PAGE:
Where and how to include Initial investment costs in (cost or profit comparison)

cost structure
New answer on Feb 01, 2022
2 Answers
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Anonymous A asked on Jan 31, 2022

Hi Guys,

I am a bit confused on how to inlcude Initial Investment Costs in Cost and Profit Comparisons. 

In a case where they compare the cost savings of two trucks they inlcude via depreciation.

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But in the Military Helicopter Case (here on Preplounge), where they compare in the end the profit, in the Total Cost they include the initial Cost directly.

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From my understanding when calculating the profit or when doing the Cost Comparison one should always use only the depreciation amount as it shows up on the income statement.

Anybody has an explanation in which cases (profit or reveneu calculation vs cost comparison) one should include which cost (depreciation or initial investment cost)

Thanks in advance :)

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Pedro
Expert
replied on Feb 01, 2022
Bain | EY-Parthenon | Roland Berger | FIT | Market Sizing | Former Head Recruiter

In the first case, you are calculating annual costs. So you take the initial investment and turn it into an yearly cost dividing it by the expected useful life of the asset.

In the second case, you are comparing the total lifetime costs. So you just take the total initial cost as it is.

Now understand this. If in the first case you wanted to compare the total lifetime costs (which would also be perfectly fine) - there would be no need to annualize the initial cost. On the other hand, you would need to take all the yearly costs and multiply them by the useful life of the asset to get to the total cost. 

Why isn't this the suggested answer? Simple: it would require more calculations. So the real reason why you use the annual cost in the first case is not a technical reason (both are fine), but a practical one: it's the  fastest way to get to the answer.

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Anonymous A on Feb 01, 2022

Thanks for the explanation Pedro! Makes total sense now :)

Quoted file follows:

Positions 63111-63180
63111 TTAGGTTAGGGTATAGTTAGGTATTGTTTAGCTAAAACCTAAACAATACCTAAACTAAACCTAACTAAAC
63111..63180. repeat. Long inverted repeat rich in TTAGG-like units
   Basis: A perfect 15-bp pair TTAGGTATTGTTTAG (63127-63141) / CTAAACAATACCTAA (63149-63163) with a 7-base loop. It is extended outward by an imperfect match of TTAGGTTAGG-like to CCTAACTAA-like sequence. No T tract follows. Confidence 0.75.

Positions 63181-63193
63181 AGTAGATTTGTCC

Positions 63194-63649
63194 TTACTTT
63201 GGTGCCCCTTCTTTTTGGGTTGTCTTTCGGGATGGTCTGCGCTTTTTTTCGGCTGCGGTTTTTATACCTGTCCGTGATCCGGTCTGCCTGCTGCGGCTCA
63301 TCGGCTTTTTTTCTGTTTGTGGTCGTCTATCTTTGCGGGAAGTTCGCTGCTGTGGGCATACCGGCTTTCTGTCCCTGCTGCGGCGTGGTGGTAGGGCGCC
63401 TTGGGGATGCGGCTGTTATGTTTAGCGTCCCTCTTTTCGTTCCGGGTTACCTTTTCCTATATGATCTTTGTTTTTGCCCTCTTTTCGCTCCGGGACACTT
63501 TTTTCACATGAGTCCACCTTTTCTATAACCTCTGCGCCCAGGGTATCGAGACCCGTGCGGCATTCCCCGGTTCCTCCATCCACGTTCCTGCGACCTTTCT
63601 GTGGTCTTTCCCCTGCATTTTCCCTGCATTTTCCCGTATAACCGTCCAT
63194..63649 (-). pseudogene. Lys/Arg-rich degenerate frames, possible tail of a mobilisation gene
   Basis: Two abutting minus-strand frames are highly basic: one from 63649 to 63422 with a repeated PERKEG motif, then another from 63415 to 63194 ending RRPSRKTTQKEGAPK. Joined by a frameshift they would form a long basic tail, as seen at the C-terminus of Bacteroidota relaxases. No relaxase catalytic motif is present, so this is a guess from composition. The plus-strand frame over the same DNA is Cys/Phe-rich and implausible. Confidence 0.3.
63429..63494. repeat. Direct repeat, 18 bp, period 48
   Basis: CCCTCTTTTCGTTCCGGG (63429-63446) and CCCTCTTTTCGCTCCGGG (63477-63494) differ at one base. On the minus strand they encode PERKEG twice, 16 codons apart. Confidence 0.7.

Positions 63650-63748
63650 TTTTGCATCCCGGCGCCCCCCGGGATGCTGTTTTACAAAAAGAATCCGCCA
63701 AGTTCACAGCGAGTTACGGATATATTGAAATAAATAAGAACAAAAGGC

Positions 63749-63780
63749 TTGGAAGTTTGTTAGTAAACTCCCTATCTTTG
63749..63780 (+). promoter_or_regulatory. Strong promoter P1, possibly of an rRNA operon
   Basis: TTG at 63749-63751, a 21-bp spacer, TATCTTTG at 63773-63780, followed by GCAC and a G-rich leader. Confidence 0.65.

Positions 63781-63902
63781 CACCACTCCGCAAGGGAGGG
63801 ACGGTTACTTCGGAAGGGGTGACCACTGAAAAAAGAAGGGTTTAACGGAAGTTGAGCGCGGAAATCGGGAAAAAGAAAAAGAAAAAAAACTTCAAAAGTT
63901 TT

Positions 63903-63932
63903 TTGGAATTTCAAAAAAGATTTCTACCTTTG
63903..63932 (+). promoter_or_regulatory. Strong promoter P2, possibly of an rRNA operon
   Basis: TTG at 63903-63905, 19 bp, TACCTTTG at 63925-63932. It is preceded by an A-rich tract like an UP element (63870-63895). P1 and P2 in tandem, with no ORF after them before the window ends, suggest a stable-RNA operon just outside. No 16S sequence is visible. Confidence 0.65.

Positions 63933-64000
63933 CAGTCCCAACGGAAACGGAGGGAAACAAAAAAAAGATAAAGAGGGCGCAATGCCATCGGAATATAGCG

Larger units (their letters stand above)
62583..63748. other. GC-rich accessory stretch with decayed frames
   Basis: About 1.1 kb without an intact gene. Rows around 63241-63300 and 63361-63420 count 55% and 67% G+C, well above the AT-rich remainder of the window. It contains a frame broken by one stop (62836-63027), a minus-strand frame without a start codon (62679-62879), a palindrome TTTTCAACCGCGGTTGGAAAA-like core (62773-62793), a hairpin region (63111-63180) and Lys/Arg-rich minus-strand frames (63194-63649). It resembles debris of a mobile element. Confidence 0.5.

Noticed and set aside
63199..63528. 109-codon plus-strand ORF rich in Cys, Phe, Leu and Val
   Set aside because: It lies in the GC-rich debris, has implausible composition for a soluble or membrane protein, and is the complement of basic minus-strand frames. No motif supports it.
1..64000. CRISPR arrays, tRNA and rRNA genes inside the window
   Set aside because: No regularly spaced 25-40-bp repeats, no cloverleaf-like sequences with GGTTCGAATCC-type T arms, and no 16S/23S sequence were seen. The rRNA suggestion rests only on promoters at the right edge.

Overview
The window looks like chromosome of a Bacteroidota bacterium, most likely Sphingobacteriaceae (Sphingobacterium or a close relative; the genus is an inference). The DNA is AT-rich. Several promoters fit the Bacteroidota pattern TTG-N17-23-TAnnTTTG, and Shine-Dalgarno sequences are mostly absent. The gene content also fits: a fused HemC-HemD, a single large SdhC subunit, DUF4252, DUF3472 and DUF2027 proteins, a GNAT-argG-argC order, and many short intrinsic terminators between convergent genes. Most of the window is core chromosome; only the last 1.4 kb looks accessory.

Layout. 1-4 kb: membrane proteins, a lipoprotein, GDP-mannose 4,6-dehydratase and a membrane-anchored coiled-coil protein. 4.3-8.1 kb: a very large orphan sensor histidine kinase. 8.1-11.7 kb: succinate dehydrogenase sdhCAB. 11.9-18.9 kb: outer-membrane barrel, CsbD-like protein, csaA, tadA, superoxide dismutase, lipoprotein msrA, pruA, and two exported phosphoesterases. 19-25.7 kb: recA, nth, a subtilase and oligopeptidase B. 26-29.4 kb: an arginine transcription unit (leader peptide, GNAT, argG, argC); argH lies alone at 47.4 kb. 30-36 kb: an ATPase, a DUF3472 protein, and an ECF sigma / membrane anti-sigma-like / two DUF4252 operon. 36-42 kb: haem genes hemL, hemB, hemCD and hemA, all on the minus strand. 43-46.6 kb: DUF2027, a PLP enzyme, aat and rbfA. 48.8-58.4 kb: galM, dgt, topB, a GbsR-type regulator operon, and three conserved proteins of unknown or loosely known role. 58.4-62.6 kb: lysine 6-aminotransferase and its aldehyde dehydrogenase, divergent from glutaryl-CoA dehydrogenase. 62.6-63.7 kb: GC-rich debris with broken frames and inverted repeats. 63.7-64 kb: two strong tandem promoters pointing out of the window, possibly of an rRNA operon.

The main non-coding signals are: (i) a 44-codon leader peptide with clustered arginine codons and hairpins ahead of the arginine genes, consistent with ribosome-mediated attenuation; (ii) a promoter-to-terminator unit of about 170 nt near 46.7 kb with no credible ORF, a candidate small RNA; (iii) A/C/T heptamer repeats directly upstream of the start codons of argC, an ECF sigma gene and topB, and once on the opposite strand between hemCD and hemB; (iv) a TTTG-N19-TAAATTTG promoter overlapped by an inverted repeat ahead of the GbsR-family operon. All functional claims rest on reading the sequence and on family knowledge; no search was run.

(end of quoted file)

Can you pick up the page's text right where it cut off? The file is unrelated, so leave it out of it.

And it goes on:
Moritz
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Content Creator
replied on Jan 31, 2022
Unearth your spike & get the offer |ex-McKinsey | 120+ coachings & interviews @ McKinsey | ESADE MBA | Transition Expert

This is a good question because candidates often mix investment costs (CAPEX) with operating costs (OPEX), which can get really messy.

CAPEX and OPEX are of course linked in the sense that any investment is depreciated in the P&L and becomes an operating expense. So basically, both approaches are fine:

  • If it's ROI you're after, keep operating profit separate from investments and compare the two for ROI calculations i.e. do not transfer investment via depreciation into P&L
  • If it's profit you want to focus on then calculate net profit over time i.e. capture investment as depreciation expense over time

It's just important to not double dip. Corresponding NPVs have to be the same - otherwise something is not right.

Hope this helps!

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Anonymous A on Jan 31, 2022

Hi Moritz, Thanks for reaching out and clarifying. Just to make sure I understand it, in calculating ROI why not to use depreciation in OPEX: ROI = (profits from investment – Cost of investment) / Cost of investment • depreciation should not be included in OPEX as I would then use it in calculating the profits from investment • Further I also subtract the cost of investment in calculating ROI as a own variable directly So I would include the investment costs to often – right ?

(edited)

Pedro gave the best answer

Pedro

Bain | EY-Parthenon | Roland Berger | FIT | Market Sizing | Former Head Recruiter
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